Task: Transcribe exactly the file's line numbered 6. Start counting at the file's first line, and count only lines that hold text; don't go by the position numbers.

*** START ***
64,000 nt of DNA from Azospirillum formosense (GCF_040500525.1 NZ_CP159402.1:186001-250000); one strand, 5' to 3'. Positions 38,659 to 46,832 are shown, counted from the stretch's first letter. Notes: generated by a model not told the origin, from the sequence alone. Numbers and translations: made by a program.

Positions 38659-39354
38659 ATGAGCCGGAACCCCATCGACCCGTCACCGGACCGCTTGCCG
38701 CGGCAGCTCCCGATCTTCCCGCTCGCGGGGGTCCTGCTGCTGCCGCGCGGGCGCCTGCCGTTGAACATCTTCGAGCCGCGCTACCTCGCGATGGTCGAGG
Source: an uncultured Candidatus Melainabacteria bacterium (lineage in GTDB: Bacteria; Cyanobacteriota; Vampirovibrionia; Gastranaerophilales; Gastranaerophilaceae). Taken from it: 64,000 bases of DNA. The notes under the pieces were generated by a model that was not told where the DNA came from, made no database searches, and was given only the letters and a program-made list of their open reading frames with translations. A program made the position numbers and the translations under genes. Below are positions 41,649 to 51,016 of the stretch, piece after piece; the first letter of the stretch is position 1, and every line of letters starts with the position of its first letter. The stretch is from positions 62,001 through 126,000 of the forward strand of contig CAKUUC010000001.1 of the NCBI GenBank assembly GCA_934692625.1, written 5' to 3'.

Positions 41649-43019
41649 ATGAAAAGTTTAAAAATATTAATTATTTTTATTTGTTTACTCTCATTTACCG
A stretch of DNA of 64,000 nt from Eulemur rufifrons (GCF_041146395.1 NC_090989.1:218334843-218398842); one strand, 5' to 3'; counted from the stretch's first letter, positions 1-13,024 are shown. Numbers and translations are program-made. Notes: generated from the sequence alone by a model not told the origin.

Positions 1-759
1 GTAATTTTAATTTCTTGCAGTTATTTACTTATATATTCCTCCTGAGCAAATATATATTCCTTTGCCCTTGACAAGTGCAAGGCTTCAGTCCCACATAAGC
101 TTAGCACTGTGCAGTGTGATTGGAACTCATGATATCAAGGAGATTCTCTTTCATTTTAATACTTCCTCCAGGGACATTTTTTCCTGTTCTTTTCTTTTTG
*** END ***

Positions 41649-43019